Proof systems allow a weak verifier to ascertain the correctness of complex computational statements. . For example, to convince a verifier that a given graph contains a k-clique, a prover can supply a proof specifying the vertices in the clique, and this proof can be verified in polynomial time. Efficiently-verifiable proof systems are fundamental objects in the study of computation.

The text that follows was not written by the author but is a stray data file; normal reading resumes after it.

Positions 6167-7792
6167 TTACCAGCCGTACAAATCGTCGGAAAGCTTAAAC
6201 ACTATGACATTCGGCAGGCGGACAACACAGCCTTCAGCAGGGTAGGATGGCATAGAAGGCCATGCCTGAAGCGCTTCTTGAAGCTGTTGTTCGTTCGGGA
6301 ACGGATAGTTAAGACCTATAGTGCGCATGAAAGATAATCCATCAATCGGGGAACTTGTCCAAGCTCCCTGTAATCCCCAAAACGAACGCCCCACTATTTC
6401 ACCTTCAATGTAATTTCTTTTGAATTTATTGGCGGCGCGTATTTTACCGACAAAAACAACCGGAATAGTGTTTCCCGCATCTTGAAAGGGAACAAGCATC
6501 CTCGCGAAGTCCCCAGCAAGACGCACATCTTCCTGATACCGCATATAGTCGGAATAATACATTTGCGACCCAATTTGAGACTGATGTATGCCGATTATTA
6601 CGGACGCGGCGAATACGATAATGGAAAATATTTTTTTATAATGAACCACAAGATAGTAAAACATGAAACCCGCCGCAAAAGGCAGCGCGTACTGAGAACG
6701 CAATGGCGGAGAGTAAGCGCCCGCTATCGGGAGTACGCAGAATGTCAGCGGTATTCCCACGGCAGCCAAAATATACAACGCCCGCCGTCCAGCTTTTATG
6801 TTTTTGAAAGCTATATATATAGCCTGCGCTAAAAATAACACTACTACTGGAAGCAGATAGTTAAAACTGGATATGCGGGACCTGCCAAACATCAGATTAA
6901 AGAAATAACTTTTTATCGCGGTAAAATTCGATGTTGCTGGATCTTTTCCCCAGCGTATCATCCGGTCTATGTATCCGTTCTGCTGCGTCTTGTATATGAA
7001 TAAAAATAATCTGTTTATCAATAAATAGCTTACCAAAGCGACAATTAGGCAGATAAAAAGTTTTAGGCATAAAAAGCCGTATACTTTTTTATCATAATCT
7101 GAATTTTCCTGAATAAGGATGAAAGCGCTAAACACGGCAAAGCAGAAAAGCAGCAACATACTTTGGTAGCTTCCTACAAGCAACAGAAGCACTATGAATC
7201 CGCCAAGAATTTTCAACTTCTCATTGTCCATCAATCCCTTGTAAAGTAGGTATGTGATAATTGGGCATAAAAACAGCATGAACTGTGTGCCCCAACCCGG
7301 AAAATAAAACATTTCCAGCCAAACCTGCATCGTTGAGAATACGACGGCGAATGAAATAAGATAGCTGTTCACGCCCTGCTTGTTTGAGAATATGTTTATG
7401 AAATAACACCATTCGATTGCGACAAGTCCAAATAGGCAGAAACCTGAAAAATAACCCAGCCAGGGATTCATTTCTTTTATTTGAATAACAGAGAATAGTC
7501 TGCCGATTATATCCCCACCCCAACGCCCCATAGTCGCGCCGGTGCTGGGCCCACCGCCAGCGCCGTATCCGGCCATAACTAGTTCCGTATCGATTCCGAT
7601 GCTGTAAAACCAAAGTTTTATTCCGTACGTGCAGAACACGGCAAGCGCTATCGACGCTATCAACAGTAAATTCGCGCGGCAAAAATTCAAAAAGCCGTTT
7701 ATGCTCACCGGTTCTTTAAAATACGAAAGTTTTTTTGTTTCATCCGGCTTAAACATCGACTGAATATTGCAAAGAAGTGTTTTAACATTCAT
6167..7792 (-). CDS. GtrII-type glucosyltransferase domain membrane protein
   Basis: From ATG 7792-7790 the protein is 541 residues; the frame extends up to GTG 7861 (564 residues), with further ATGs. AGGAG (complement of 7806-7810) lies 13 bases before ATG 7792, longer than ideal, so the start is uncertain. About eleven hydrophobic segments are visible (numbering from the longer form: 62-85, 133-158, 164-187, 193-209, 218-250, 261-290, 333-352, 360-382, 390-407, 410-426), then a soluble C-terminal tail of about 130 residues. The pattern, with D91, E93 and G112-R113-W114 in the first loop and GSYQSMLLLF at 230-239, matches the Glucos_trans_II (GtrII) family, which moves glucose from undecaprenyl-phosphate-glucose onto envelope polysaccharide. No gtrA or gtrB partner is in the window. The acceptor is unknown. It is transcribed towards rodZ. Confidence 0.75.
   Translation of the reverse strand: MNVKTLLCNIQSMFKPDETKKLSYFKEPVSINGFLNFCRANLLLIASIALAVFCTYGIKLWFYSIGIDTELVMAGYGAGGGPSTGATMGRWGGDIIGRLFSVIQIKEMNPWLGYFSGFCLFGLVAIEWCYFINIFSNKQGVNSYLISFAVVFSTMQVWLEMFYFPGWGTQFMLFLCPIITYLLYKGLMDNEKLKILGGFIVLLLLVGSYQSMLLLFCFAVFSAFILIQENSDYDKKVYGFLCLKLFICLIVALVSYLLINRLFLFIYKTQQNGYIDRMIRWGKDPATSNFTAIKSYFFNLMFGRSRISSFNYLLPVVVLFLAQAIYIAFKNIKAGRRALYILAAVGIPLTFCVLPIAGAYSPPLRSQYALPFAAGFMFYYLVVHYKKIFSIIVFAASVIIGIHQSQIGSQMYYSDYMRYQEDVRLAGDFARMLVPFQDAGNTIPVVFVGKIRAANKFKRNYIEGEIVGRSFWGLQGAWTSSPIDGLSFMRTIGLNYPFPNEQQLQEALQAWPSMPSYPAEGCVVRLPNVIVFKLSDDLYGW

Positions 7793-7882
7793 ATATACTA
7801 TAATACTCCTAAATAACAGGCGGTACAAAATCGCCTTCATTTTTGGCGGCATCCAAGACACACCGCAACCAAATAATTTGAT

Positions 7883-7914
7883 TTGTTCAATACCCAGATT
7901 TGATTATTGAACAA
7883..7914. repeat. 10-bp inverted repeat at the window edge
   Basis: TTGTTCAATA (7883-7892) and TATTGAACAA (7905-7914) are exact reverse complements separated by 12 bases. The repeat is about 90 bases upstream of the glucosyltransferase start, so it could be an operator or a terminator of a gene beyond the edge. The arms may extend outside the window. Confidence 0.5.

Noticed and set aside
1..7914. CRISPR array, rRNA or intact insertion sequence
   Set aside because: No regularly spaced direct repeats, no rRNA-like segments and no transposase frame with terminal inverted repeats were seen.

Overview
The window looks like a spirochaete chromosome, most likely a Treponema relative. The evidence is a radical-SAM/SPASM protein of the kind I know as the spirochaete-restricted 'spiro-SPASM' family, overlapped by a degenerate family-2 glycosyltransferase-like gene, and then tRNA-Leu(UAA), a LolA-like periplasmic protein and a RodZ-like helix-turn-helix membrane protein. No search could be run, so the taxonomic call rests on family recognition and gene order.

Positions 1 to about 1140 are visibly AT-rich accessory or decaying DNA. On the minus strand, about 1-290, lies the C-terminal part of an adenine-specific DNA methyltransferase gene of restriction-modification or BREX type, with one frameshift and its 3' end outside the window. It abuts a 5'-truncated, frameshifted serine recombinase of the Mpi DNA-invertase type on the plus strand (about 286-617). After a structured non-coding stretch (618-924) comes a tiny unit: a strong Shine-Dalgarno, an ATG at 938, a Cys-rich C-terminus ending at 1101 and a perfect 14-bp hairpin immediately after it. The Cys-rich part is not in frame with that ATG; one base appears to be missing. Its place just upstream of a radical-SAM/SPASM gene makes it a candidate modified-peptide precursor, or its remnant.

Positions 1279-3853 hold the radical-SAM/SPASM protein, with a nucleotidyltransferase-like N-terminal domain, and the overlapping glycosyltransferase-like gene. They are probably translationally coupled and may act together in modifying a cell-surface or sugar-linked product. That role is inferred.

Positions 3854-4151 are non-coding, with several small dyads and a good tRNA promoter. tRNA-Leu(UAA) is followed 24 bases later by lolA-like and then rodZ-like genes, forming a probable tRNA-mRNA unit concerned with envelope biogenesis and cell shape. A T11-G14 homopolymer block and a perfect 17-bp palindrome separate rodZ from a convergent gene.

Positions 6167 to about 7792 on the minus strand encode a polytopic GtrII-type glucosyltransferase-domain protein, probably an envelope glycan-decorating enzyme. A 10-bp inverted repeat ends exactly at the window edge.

Moving beyond NP verification, studying interactive and randomized proof systems has led to some of the deepest and most celebrated insights in cryptography and in complexity theory : NP-completeness, zero-knowledge, IP=PSPACE, and the PCP Theorem. More recent advances include a developing theory of doubly-efficient interactive proofs for polynomial time computations. Here proofs can be generated in polynomial time by an honest prover, and verified in near-linear or even sub-linear time.
This course will survey these developments: from by-now-classical results on interactive proofs, to PCPs, argument systems, and doubly-efficient interactive proofs.